Update May 11, 2015
Leica refused to fix the camera for free until I guessed and emailed the CEO directly. They then fixed it for free, sent it back for free, and sent me a book of selfies taken with Leica cameras.
Once I get the batteries for the Leica back I’m 90% sure I’ll be selling it. Why? Honestly I find my Canon EOS 6D more is comfortable, faster, quieter and has longer battery life than the Leica ME. I’d rather sell the Leica ME and put that money into traveling more around Asia, photography workshops (I’ll be at Foundry this year), or as a reserve fund for buying another camera body if the 6D eventually breaks (I doubt it will, it seesm awfully solid).
Update April 1, 2015
Updated with toned down language. I feel the first version was a too strongly worded and in hindsight I wish I’d been more subtle. The honest thing to do is to push the updated article back out through the same channel.
I feel like this will eventually get resolved, but I still think the customer service is lacking.
I go back to thinking about what happened in the late 1990’s when I had an issue with my first Apple laptop. I called Apple and they apologised. A box was on my doorstep the next day, I put the laptop in the box, and a fixed laptop was back on my doorstep two days later.
Update March 31, 2015
Based on recent emails with Leica I do think it is now being looked into more seriously.
On a Leica forum some reasonable theories came up. No one there thinks it could be caused by a mechanical clearance.
Prevailing theories are:
- It’s sensor corrosion. Apparently what look like scratches can often be corrosion forming in lines.
- That I tried to clean the sensor myself or had someone clean the sensor improperly for me. (All I can say is that this didn’t happen).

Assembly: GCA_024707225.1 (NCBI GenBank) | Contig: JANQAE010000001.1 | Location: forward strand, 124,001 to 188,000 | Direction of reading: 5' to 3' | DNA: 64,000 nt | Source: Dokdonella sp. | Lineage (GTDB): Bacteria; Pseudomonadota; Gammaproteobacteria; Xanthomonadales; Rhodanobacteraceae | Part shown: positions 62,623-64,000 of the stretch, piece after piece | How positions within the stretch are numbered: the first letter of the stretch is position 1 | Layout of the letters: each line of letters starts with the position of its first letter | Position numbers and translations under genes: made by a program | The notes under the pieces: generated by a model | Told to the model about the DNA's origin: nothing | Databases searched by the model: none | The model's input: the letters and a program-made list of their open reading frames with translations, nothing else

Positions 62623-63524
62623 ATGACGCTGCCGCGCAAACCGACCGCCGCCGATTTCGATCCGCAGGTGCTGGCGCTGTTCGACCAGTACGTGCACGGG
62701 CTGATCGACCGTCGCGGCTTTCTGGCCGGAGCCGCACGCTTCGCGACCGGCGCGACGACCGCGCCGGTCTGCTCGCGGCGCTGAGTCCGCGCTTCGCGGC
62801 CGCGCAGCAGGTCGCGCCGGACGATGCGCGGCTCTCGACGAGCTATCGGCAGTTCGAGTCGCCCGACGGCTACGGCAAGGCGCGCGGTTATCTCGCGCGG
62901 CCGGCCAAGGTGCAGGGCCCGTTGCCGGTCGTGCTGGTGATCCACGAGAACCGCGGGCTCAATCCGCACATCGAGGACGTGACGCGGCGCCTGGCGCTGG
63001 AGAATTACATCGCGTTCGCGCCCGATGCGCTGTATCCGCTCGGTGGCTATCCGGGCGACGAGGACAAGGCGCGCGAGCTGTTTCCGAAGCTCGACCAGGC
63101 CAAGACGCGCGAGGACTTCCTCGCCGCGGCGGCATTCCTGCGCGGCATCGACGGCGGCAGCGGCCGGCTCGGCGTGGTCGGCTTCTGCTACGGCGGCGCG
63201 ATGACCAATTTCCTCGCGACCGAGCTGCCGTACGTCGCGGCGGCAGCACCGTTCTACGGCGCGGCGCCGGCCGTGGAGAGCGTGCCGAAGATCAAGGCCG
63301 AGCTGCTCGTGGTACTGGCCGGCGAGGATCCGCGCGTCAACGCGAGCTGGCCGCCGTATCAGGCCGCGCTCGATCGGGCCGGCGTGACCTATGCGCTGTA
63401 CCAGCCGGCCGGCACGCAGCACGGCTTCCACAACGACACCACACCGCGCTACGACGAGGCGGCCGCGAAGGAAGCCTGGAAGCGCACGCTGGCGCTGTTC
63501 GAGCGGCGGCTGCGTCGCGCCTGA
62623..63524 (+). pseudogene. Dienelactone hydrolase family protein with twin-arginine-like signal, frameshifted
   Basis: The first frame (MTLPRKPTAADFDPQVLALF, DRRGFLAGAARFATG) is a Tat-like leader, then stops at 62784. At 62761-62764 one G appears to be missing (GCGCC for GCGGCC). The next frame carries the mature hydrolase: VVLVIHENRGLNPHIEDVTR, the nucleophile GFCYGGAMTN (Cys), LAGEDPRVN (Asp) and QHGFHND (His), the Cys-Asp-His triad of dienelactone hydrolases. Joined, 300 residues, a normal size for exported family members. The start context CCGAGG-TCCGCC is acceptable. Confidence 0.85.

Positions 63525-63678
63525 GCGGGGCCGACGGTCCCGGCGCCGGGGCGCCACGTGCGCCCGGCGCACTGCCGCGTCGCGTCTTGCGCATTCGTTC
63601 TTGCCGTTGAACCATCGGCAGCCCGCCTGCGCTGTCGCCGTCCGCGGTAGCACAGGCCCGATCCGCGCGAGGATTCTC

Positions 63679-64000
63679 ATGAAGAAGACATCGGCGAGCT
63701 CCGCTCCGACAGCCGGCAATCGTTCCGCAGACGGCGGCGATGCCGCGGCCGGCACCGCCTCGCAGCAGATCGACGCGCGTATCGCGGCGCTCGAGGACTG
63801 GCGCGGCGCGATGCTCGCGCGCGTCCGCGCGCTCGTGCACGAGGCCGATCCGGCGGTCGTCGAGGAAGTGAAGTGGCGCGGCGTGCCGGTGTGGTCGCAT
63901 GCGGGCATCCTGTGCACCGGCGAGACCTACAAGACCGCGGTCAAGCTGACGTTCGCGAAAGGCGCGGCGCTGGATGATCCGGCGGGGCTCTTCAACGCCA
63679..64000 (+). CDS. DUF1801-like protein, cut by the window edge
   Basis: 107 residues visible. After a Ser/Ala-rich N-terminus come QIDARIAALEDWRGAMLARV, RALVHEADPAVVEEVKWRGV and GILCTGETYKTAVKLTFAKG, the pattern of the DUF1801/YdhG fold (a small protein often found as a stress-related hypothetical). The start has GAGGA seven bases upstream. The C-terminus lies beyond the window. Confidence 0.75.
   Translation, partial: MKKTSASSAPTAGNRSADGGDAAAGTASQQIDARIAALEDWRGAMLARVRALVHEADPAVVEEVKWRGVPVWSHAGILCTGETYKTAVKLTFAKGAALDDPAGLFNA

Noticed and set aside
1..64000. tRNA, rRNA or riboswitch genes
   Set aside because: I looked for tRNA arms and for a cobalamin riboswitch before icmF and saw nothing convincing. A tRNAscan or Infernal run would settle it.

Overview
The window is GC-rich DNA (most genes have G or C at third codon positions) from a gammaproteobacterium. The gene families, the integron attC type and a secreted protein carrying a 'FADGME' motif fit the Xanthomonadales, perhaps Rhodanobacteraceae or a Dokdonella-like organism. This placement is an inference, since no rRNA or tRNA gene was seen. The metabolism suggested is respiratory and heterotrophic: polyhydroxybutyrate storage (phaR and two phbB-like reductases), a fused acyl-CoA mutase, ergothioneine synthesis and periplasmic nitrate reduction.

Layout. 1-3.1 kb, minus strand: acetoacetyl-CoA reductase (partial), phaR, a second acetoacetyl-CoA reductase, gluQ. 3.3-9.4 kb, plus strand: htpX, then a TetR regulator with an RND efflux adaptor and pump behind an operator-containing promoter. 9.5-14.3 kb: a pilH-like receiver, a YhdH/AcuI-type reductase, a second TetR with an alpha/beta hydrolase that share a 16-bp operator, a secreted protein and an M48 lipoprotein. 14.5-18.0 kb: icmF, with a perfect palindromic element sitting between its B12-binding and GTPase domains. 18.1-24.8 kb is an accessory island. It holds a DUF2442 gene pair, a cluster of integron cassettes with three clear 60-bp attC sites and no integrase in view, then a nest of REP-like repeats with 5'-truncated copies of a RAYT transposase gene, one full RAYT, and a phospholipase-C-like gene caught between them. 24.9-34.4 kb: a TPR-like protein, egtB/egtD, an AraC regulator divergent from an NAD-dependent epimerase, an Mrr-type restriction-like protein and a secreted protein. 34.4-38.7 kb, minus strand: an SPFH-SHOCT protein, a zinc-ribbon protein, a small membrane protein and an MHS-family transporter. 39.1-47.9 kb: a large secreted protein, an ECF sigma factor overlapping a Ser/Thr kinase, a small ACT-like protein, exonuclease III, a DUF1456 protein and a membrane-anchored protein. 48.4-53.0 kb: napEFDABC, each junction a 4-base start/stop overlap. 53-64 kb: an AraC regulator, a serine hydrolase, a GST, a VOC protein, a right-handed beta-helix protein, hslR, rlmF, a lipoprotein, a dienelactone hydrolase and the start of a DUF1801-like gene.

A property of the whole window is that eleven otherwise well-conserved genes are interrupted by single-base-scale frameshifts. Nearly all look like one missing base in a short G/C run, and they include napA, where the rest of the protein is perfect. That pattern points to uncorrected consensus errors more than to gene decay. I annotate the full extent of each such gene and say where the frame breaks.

- That the camera was cleaned somehow before I bought it (but I bought it new…)
My money is on either sensor corrosion or that something got behind the shutter and scratched the sensor.
My recommendation is that if you want a Leica get a M6 or the M240 (which has no known corrosion issues). The Leica M9, ME, and Monochrom have corrosion issues which are known to look like scratches. It can take a long time, and potentially a roundtrip to Germany, until the corrosion is properly dealt with under warranty.
That said, I don’t like the M240. From my trip to the Leica store in Kyoto:
“I told the salesman that I didn’t like the Leica M240 or the Leica T and he just shrugged and said “Yes. The Leica ME is the best for photographers.” I’m glad that Leica’s marketing message about the ME being for the basics of photography seems to be true. No one was trying to upgrade me to the next camera in the line today.”
There may be a flaw with the digital Leica M rangefinder cameras that I haven’t seen reported elsewhere. The flaw would be that dust works its way through the lens and behind the metal shutter, causing scratches to the sensor as the metal shutter operates.
I’ve been corresponding with Leica about this issue for more than two weeks without resolution so I felt it was time to mention it publicly. I’ve been told that my sensor is scratched and asked if clearance could cause this issue. That direct question has never been answered.
I first noticed this in an f/16 shot of monks near the river in Phnom Penh with blue sky in the background. Below is the picture and a detail of the two scratches I saw1. The picture is terrible and skewed but I left it unedited on purpose.
Scratches in the top left and bottom right of an image of monks in Phnom Penh. Below, two crop shots showing the scratches in more detail.
Thinking that these scratches were only hair I sent my Leica to the Singapore service center for cleaning. They told me that what I thought was hair was actually scratches and asked 1200 Singapore dollars (about 875 USD) to replace the sensor. The camera, purchased April 2014, is still under warranty for another year.
How would nonlinear scratches occur on a sensor? I’m no hardware expert but my best guess is that it has to do with the accordion design on the M9/ME shutter (image from Ken Rockwell’s page). Cloth shutter film Leica cameras should not have this issue: at the worst it would scratch a single frame of film.
An image sent to me by Leica Camera Singapore showing the scratches on my sensor. Edited with Snapseed to increase contrast so that the scratches are more easily visible. Here is the original lower contrast image, leading to the theory that this could be corrosion and not scratches
- There’s also some dust on my lens in this shot. I’ve left it uncorrected for this image. I clean my camera regularly, but this is Cambodia after all. [return]